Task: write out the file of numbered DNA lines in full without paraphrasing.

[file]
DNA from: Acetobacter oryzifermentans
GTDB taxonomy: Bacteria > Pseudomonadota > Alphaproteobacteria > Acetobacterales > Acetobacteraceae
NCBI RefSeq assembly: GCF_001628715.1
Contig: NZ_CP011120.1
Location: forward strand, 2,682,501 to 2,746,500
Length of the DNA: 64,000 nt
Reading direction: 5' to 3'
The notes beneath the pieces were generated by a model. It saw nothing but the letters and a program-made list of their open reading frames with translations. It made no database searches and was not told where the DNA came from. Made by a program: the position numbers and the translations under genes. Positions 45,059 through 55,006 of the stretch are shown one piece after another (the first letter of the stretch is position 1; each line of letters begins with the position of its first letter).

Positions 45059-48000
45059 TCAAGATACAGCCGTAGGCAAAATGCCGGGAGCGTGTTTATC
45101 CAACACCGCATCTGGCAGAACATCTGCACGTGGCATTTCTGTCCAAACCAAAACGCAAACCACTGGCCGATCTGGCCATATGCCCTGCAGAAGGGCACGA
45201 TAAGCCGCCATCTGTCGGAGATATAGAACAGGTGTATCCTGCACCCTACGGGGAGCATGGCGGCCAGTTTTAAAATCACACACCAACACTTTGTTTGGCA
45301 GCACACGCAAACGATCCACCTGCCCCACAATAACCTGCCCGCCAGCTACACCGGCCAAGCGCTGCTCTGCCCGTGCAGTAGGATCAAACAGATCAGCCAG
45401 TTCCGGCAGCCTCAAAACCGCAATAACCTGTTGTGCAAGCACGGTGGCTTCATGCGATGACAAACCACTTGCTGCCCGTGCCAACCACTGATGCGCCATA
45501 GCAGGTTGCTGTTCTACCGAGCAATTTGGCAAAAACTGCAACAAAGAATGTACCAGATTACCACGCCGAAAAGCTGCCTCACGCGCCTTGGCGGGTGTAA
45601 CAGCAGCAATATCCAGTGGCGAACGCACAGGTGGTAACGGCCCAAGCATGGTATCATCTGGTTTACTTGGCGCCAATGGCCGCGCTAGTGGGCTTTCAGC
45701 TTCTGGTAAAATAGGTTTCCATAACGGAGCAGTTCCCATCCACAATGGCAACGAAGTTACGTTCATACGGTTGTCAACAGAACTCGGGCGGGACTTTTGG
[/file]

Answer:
DNA from: Acetobacter oryzifermentans
GTDB taxonomy: Bacteria > Pseudomonadota > Alphaproteobacteria > Acetobacterales > Acetobacteraceae
NCBI RefSeq assembly: GCF_001628715.1
Contig: NZ_CP011120.1
Location: forward strand, 2,682,501 to 2,746,500
Length of the DNA: 64,000 nt
Reading direction: 5' to 3'
The notes beneath the pieces were generated by a model. It saw nothing but the letters and a program-made list of their open reading frames with translations. It made no database searches and was not told where the DNA came from. Made by a program: the position numbers and the translations under genes. Positions 45,059 through 55,006 of the stretch are shown one piece after another (the first letter of the stretch is position 1; each line of letters begins with the position of its first letter).

Positions 45059-48000
45059 TCAAGATACAGCCGTAGGCAAAATGCCGGGAGCGTGTTTATC
45101 CAACACCGCATCTGGCAGAACATCTGCACGTGGCATTTCTGTCCAAACCAAAACGCAAACCACTGGCCGATCTGGCCATATGCCCTGCAGAAGGGCACGA
45201 TAAGCCGCCATCTGTCGGAGATATAGAACAGGTGTATCCTGCACCCTACGGGGAGCATGGCGGCCAGTTTTAAAATCACACACCAACACTTTGTTTGGCA
45301 GCACACGCAAACGATCCACCTGCCCCACAATAACCTGCCCGCCAGCTACACCGGCCAAGCGCTGCTCTGCCCGTGCAGTAGGATCAAACAGATCAGCCAG
45401 TTCCGGCAGCCTCAAAACCGCAATAACCTGTTGTGCAAGCACGGTGGCTTCATGCGATGACAAACCACTTGCTGCCCGTGCCAACCACTGATGCGCCATA
45501 GCAGGTTGCTGTTCTACCGAGCAATTTGGCAAAAACTGCAACAAAGAATGTACCAGATTACCACGCCGAAAAGCTGCCTCACGCGCCTTGGCGGGTGTAA
45601 CAGCAGCAATATCCAGTGGCGAACGCACAGGTGGTAACGGCCCAAGCATGGTATCATCTGGTTTACTTGGCGCCAATGGCCGCGCTAGTGGGCTTTCAGC
45701 TTCTGGTAAAATAGGTTTCCATAACGGAGCAGTTCCCATCCACAATGGCAACGAAGTTACGTTCATACGGTTGTCAACAGAACTCGGGCGGGACTTTTGG